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Union Township v. State, Department of Local Government Finance

Tax Court of Indiana

November 12, 2015

UNION TOWNSHIP, ST. JOSEPH COUNTY, Petitioner,
v.
STATE OF INDIANA, DEPARTMENT OF LOCAL GOVERNMENT FINANCE, Respondent

         As Corrected November 25, 2015.

          ATTORNEYS FOR PETITIONER: PETER J. AGOSTINO, M. CATHERINE FANELLO, ANDERSON AGOSTINO & KELLER, P.C., South Bend, IN.

         ATTORNEYS FOR RESPONDENT: GREGORY F. ZOELLER, ATTORNEY GENERAL OF INDIANA, EVAN W. BARTEL, DEPUTY ATTORNEY GENERAL, Indianapolis, IN.

          OPINION

Page 524

          ON APPEAL FROM TWO FINAL DETERMINATIONS OF THE DEPARTMENT OF LOCAL GOVERNMENT FINANCE

         WENTWORTH, J.

         Union Township challenges the two final determinations of the Department of Local Government Finance (DLGF) that denied the two excess property tax levy appeals it made in 2012. Upon review, the Court reverses those final determinations.

         FACTS AND PROCEDURAL HISTORY

         Union Township is a civil taxing unit located in St. Joseph County, Indiana. In July of 2012, Union Township, together with the Union-Lakeville Fire Protection Territory, requested the DLGF's permission to impose an excess property tax levy. (See Cert. Admin. R. at 14-17.) Their appeal documentation asserted that due to a $40 million " error" in calculating Union Township's 2010 net assessed valuation, they each suffered a property tax revenue shortfall in 2011. (See Cert. Admin. R. at 15.) More specifically, they explained that the error was the result of the DLGF certifying Union Township's 2011 budget based on a net assessed valuation of $159,424,430, but St. Joseph County subsequently issuing the tax bills using a lower net assessed valuation of $119,968,732. (See Cert. Admin. R. at 1, 14.) Union Township and the Union-Lakeville Fire Protection Territory therefore requested the DLGF to " increas[e] the current [net assessed valuation] by at least $40,000,000 and [] allow[] a levy for 2012 payable 2013 sufficient to make up for the cumulative effect of th[at] error[]." (Cert. Admin. R. at 16.)

         On October 16, 2012, Union Township submitted a second request for the DLGF's permission to impose an excess levy. (See Cert. Admin. R. at 20.) This second appeal again identified the $40 million error as the cause of a property tax revenue shortfall in 2011; it specifically sought a levy increase in the amount of $51,929.[1] (See Cert. Admin. R. at 24, 26-27.)

         On December 7, 2012, the DLGF issued two final determinations that denied both excess levy appeals. (Cert. Admin. R. at 71-74.) On January 8, 2013, Union Township initiated an original tax appeal. The Court heard oral argument on September 11, 2013 at the University of Notre Dame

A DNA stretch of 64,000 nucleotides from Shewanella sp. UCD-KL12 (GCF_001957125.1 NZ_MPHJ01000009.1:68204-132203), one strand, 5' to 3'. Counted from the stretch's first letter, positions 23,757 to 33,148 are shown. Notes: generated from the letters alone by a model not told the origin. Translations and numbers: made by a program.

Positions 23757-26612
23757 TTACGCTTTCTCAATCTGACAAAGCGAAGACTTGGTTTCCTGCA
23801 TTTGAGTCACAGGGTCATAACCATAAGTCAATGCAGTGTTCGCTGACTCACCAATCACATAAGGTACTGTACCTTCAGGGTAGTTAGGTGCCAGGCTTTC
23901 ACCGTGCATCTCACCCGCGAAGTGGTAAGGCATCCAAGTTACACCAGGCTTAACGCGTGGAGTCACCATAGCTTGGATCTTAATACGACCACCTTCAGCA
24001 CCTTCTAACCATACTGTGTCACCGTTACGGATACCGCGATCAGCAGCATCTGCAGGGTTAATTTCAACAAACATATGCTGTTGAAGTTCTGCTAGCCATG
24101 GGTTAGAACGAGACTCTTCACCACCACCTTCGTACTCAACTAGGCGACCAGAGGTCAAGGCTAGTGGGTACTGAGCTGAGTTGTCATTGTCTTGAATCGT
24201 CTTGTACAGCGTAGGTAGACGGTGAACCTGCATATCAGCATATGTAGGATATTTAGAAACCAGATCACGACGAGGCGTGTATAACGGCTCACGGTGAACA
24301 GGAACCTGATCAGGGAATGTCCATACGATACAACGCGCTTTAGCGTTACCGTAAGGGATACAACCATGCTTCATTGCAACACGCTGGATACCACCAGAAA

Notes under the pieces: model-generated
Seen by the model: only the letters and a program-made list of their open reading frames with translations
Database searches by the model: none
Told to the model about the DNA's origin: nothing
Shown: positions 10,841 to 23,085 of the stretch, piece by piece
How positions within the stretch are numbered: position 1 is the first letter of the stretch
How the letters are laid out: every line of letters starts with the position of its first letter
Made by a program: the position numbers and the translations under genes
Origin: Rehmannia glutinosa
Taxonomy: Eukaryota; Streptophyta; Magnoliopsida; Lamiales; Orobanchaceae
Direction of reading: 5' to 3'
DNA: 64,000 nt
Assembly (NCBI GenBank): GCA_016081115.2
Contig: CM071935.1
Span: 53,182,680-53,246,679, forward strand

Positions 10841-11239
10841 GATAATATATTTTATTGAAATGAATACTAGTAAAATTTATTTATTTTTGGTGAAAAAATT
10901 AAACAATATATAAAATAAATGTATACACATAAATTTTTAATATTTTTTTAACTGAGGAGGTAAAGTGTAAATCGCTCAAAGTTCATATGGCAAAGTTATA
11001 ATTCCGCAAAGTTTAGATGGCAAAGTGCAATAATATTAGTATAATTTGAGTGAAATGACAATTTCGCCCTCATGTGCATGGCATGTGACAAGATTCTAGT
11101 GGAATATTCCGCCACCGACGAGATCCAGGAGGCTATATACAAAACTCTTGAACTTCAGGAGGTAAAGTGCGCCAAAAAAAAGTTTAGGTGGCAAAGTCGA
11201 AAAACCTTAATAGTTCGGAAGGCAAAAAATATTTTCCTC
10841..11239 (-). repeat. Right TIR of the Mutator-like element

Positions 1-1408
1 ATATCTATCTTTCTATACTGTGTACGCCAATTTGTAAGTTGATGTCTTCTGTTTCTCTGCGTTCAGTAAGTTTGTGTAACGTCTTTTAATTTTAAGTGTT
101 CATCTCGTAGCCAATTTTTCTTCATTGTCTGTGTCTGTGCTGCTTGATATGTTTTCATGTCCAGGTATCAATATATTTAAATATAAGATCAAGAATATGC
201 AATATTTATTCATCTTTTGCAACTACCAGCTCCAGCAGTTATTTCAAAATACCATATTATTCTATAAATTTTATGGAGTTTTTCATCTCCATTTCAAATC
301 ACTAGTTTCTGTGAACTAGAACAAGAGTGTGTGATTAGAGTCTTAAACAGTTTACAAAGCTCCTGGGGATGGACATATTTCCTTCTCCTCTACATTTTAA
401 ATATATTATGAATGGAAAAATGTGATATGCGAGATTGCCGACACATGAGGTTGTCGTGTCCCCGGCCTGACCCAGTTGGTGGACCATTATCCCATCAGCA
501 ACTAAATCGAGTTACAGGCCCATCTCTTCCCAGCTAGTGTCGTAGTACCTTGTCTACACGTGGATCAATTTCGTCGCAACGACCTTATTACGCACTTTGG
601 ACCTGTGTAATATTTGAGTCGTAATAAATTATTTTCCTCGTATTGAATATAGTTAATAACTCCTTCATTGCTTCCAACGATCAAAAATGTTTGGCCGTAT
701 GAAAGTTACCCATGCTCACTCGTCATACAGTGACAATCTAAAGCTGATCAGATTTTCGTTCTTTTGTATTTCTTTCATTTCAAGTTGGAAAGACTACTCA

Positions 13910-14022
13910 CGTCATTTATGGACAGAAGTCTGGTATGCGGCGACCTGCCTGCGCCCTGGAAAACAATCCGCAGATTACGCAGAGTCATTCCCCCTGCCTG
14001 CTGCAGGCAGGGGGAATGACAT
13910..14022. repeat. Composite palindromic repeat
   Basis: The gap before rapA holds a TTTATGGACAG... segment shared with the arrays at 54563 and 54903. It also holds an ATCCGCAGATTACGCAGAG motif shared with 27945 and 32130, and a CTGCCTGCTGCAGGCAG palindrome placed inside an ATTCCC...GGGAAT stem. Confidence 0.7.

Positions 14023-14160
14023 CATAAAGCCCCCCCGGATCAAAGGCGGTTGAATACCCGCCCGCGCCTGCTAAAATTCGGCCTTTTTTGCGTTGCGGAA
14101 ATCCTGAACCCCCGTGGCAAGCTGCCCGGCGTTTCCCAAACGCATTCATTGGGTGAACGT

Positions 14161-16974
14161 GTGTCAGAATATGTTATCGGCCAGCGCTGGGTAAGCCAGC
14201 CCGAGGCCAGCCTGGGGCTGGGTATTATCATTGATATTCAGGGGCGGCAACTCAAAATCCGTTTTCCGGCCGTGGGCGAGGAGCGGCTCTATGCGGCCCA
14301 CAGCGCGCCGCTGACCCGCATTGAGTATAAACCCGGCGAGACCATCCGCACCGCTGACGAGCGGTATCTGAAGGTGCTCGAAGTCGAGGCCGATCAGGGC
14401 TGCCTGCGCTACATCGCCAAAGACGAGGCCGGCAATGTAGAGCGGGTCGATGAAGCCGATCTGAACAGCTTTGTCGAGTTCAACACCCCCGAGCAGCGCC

Page 525

Law School.[2],[3] Additional facts will be supplied as necessary.

         STANDARD OF REVIEW

          The party seeking to overturn a DLGF final determination bears the burden of demonstrating its invalidity. See Brown v. Dep't of Local Gov't Fin., 989 N.E.2d 386, 388 (Ind.Tax Ct. 2013). This Court will reverse a DLGF final determination if it is arbitrary, capricious, an abuse of discretion, unsupported by substantial evidence, or contrary to law. See id.

         LAW

          Local government units pay their operating costs and expenditures, in part, through the collection of property taxes. Consequently, each unit is required, annually, to formulate an estimated budget, proposed tax levy,[4] and proposed tax rates[5] for the ensuing year. See generally Ind. Code § § 6-1.1-17-3, -5 (2010) (amended 2012).

         In order to make these formulations, each unit relies on information it receives from its county auditor regarding the assessed valuation of property within its taxing district and the resulting estimated tax collection. See generally Ind. Code § 6-1.1-17-1(a), (c) (2010) (amended 2012). More specifically, the units rely on a certified statement, prepared and distributed by the county auditor no later than August 1 of each year, containing:

(1) information concerning the assessed valuation in the political subdivision for the next calendar year;
(2) an estimate of the taxes to be distributed to the political subdivision during the last six (6) months of the current calendar year;
(3) the current assessed valuation as shown on the abstract of charges;
(4) the average growth in assessed valuation in the political subdivision over the preceding three (3) budget years, adjusted according to procedures established by the [DLGF] to account for reassessment under IC 6-1.1-4-4 or IC 6-1.1-4-4.2;
(5) the amount of the political subdivision's net assessed valuation reduction determined under section 0.5(d) of this chapter;
(6) for counties with taxing units that cross into or intersect with other counties, the assessed valuation as shown on the most ...

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